You’ve been appointed as a personal representative of someone’s estate. Now what? What do you have to do, what are the steps to administering the estate?
The steps of administering someone’s estate as personal representative can be very involved and time consuming. The basic steps are, first, you need to give notice to the legal heirs of the person who died, give notice also to the creditors or anyone that the person might have owed money to. You next need to identify and determine what assets are actually part of the estate.
Any assets that are what’s called non-probate transfers, assets that are, for example, multiparty bank accounts or real estate that was owned joint tenancy with right of survivorship, are typically not part of the probate estate and would not be part of what the personal representative is obligated to administer.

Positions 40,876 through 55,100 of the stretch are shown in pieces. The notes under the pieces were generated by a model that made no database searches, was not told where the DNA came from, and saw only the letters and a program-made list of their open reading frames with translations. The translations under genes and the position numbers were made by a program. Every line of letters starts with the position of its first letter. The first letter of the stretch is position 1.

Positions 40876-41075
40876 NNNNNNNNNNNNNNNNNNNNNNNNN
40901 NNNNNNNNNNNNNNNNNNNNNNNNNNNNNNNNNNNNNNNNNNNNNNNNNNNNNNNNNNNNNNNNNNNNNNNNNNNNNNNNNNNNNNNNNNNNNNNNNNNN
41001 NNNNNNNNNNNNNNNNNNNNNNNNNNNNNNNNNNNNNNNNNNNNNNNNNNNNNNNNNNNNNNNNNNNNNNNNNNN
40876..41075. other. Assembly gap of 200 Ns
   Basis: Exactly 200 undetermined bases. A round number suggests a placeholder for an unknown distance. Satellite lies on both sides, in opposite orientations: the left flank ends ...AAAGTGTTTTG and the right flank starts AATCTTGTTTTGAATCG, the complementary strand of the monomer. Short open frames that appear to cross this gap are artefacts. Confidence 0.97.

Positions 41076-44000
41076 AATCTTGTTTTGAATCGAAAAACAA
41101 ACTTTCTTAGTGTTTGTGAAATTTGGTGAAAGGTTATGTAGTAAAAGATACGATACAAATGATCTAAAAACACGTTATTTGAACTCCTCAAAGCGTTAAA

First, you need to identify what the probate assets are. You need to collect them, protect them from damage, make sure that you have insurance on the assets. You also need to determine what rightful debts are owed. After you’ve collected all the assets and given notice to creditors, whatever rightful debts are owed need to be paid.
Whatever is left over then is distributed pursuant to the terms of the person’s Will. If there’s no Will or the Will is determined to be invalid, then the net assets, whatever is left over, would be distributed by Arizona’s intestate laws to the legal heirs of the person that died.
Those are the basic steps in administering a probate. At the conclusion of the probate or periodically, you would also need to give an accounting to the beneficiaries or the heirs. Then, ultimately, file a closing statement with the probate court in order to conclude the probate.
There’s more involved in administering the probate and more duties of a personal representative, but that’s a basic overview.
If you have any questions or you need help administering a probate estate or a trust, please don’t hesitate to contact us.